This load shedding trend has completely reversed in South Africa

 ·6 Jun 2023

Where Eskom used to use weekends to build grid capacity for the week ahead, it now appears to be building grid capacity during the week to give South Africans a break from load shedding on the weekend.

This is one of the observations from independent energy analyst Pieter Jordaan in his latest Power Availability Statistics (PAS) report for the 22nd week of 2023.

The PAS is a comprehensive dive into the nitty-gritty details of load shedding in South Africa.

While reports from the Council for Scientific and Industrial Research (CSIR) measure outages in South Africa in the total gigawatt hours shed, and platforms like EskomSePush look at total hours in load shedding, Jordaan’s data looks at more impactful points like blackout hours (i.e., actual time spent in the dark) and the Power Availability Ratio (PAR) of the grid.

PAR represents the time consumers have utility power available after deducting the load shedding outage times, expressed as a percentage. At 100%, households have full access to grid power. Every 7% below that point represents a full stage of load shedding where power is taken away.

According to Jordaan, South Africa’s rolling seven-day average of PAR (PAR-7) shows that the country is currently sitting near 72% – an average of stage 4 load shedding. The worst the country ever reached was an average of 58% (near stage 6) in February 2023 – a record that has not (yet) been breached.

However, if current trends continue, the move to stage 7 could be right around the corner.

Looking at the long-term trend, the PAR has been deteriorating rather rapidly, with Eskom simply unable to recover availability beyond stage 4.

Jordaan’s analysis shows that every month since September 2022 has recorded a “crisis episode” where power availability drops suddenly.

The only exception to this was March 2023, where only recoveries were recorded. However, since the recovery peak in March, the grid has again shown a major declining trend, with a push to stage 7 load shedding becoming increasingly likely.

Notably, however, the PAR-7 has not managed to recover above the 72% mark (stage 4) for 30 days, Jordaan said, making it increasingly more difficult for things to improve without intervention.

“This makes it highly probable that the June crisis will pierce the stage 6 resistance level unless there are imminent initiatives that can shift the recovery slope upwards once more,” he said.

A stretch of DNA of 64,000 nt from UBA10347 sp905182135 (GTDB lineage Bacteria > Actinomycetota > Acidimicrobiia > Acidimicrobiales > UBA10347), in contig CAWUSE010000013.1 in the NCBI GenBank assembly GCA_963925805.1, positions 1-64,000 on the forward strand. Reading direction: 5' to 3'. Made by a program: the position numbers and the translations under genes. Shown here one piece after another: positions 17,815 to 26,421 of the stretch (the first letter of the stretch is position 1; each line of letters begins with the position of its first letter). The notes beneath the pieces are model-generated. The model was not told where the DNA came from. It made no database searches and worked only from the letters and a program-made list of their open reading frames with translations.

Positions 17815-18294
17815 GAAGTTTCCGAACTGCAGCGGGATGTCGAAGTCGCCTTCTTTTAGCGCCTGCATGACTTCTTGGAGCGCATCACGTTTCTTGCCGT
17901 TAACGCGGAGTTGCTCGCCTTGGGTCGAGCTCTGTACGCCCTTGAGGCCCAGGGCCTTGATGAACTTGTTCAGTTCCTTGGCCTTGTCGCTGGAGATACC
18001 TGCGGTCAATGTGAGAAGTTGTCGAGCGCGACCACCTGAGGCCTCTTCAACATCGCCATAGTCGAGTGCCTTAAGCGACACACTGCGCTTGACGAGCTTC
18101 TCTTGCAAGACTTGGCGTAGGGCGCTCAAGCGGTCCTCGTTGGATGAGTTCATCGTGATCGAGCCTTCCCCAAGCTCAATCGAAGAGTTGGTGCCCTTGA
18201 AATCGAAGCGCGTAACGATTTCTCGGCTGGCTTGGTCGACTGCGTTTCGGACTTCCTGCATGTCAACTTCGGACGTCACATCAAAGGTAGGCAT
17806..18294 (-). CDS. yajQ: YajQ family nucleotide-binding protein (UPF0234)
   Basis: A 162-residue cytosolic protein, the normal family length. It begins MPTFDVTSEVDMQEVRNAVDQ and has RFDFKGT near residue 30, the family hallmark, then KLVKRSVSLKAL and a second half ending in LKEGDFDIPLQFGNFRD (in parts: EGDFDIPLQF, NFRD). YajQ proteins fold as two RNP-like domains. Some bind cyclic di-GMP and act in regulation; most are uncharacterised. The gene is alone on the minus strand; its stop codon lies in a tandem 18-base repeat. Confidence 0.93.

There may be some hope, with Eskom announcing this weekend that load shedding stages will be lighter this week, ranging between stage 1 and stage 4. This is due to recoveries at some of its power stations as well as lower-than-anticipated demand.

However, the warnings from its latest system update remain: if winter demand shoots up and the group cannot keep unplanned outages (breakdowns) below 15,000MW, higher stages of load shedding are all but guaranteed.

Weekend trend reversal

Jordaan said the recovery shift in March 2023 prompted him to analyse the day of the week and public holiday PAR averages to gauge their effect on the PAR-7.

The analysis showed that in the first quarter of 2023, there were outage discounts of 6% points on Sundays (almost one stage) and 19% points (almost three stages) on public holidays compared to the quarterly average.

In simple terms, this reflects the trend of weekends and public holidays becoming the “lightest” days of load shedding compared to the weekdays.

This stands in stark contrast to the quarters in 2022 when load shedding was more evenly distributed.

According to Jordaan, it appears as if Eskom has moved from building capacity on the weekends in preparation for the week ahead to building capacity during the week to give South Africans some relief on the weekend.

“One explanation could be that, due to the high intensity of load shedding in 2023, these weekend breaks are tactical steps to help alleviate load shedding fatigue,” Jordaan said. “By building up greater capacity during the week, it is possible to discount load shedding more aggressively over weekends and public holidays.”

Last year, weekends were often used to replenish reserves for the coming week, producing straight-line profiles. However, the curved trend line in the data shows that this has now reversed.

Weekends and public holidays are typically lighter on demand as industries shut down. In the past, Eskom would use this breathing room to perform critical maintenance and replenish reserves. However, more recently, the utility has opted to ease or even suspend load shedding on these days.

May was the worst month for load shedding ever

According to the latest data, May 2023 has been the worst month for load shedding on record.

The average daily stage of load shedding increased to 4.67 (previously, the record was 4.19 in February 2023), while the number of daily outages has jumped to 3.5 (from 3.14 in Feb23).

The number of outages per day in hours has also increased to an average of 7.88 (Feb23: 7.08), while the average power availability in hours has dropped to its lowest point at 16.12 (Feb23: 16.94).

Read: There is light at the end of the tunnel for load shedding in South Africa: economists

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